I had looked forward so eagerly to leaving the horrible place, yet when my release came and I knew that God's sunlight was to be free for me again, there was a certain pain in leaving." Nellie BlyNellie Bly was born on May 5, 1864 in Cochran's Mills, Pennsylvania in the home of Mary Jane and Judge Michael Cochran. She was an author, American journalist, charity worker, and industrialist. Nellie focused her journalistic attention on women's rights issues. She was the inventor of investigative reporting and an expert at under-cover work. She posed as a poor sweatshop worker to expose the cruelty and dire conditions under which women worked. As well, she is famous for pretending to be insane in order to study a womens mental institution from the inside. She is also well-known for her record-breaking trip around the world.
Nellie Bly was born with the name Elizabeth Jane Cochran. She was given the nickname Pink because of the bright pink gown her mother had her wear. Her father, Judge Michael Cochran, died when she was six years old. The Judge, although an important and honorable member of the community, died without a will, leaving his wife without claim to the property and forcing the auction of his estate. The family moved to a modest home and Pink took on the responsibility of helping raise her siblings. Her mother remarried three years later in hope of securing the well-being of her children, but, unfortunately, Pink's step-father was abusive. As a result, her mother sued for divorce when Elizabeth was fourteen years old.
In 1880, when Elizabeth Jane Cochran was about 18, her family moved to Pittsburgh. There she wrote an anonymous letter to the editor of the Pittsburgh Dispatch in response to a sexist editorial by the "Quiet Observer," Erasmus Wilson. George Madden, managing editor of the Dispatch was so impressed by the letter, signed "Lonely Orphan Girl," that he placed an ad in the Sunday paper asking that she introduce herself. The following day, Pink climbed the four stories of stairs to the offices of the Pittsburgh Dispatch and started her first job as a journalist. Pink's first article was a rebuttal to Wilson's sexist piece on the "women's sphere." When Madden decided to make Pink a permanent member of his staff, he needed to come up with a pen name for her, because it was improper for a woman to write for a newspaper and make her identity known to the public. After several suggestions from the newsroom workers, Madden chose Nellie Bly, the title character in the song "Nelly Bly" written 35 years earlier by Stephen Collins Foster.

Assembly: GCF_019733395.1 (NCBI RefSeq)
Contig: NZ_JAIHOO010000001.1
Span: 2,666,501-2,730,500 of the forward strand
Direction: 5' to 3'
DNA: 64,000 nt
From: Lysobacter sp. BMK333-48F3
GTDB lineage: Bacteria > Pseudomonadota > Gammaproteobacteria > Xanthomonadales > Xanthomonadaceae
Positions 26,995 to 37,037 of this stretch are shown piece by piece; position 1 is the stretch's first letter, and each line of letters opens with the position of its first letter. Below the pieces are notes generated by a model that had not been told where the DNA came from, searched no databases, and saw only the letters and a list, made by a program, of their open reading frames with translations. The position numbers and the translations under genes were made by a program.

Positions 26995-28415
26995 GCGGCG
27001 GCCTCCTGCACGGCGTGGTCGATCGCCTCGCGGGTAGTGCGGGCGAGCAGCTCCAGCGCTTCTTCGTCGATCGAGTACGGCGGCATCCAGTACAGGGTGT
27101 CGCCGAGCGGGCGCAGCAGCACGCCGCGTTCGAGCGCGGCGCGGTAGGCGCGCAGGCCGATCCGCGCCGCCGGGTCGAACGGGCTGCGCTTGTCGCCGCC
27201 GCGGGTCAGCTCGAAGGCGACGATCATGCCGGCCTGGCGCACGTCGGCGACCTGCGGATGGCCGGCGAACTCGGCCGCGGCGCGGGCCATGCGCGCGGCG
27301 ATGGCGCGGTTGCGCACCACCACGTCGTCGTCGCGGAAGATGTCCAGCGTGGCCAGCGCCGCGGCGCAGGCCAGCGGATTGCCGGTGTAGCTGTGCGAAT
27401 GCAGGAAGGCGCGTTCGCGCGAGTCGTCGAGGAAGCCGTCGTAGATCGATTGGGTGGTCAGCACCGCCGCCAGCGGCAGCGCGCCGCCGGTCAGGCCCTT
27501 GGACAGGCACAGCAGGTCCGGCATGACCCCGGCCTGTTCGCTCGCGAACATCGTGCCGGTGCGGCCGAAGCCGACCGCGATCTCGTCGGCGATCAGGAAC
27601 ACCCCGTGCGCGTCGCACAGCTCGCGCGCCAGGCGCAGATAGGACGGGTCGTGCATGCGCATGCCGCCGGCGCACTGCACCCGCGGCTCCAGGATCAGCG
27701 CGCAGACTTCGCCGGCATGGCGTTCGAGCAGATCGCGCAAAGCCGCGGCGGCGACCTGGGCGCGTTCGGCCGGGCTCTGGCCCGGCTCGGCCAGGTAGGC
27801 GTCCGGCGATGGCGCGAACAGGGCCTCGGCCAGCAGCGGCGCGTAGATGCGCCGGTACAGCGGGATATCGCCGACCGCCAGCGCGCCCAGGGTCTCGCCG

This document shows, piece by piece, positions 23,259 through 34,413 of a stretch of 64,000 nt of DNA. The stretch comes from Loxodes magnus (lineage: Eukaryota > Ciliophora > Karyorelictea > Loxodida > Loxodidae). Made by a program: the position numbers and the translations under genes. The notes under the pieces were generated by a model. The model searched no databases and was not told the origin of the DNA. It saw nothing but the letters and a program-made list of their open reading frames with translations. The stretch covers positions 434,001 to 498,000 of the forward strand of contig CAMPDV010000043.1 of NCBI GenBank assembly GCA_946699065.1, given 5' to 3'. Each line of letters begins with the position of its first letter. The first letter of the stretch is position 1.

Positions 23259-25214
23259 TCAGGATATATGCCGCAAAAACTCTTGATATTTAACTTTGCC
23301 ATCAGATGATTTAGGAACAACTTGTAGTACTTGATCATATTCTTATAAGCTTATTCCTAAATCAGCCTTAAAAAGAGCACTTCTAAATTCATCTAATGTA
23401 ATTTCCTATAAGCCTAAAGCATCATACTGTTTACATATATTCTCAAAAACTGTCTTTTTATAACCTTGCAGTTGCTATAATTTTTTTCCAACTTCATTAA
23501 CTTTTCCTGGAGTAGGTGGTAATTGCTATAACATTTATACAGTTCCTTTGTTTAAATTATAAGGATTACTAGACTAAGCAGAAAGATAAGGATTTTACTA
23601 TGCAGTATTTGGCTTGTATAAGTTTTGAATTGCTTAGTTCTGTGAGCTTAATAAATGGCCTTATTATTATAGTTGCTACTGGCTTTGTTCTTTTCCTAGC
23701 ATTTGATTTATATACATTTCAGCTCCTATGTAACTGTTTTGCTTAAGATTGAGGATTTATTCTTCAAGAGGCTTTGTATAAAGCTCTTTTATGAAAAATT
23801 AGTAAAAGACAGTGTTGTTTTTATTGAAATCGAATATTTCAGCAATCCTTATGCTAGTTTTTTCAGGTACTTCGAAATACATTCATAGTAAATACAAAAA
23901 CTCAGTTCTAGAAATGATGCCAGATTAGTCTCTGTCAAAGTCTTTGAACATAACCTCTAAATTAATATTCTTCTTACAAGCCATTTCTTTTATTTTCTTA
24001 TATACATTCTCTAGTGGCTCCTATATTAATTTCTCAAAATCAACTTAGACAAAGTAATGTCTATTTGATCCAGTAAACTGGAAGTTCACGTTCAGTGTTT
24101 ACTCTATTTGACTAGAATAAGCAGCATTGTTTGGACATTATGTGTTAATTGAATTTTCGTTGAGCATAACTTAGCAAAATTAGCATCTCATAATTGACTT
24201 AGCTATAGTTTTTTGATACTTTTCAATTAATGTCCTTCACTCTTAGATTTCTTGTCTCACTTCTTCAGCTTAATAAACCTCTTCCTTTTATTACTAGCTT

Nellie Bly then moved on to New Yorks New York World where her first assignment was to report on...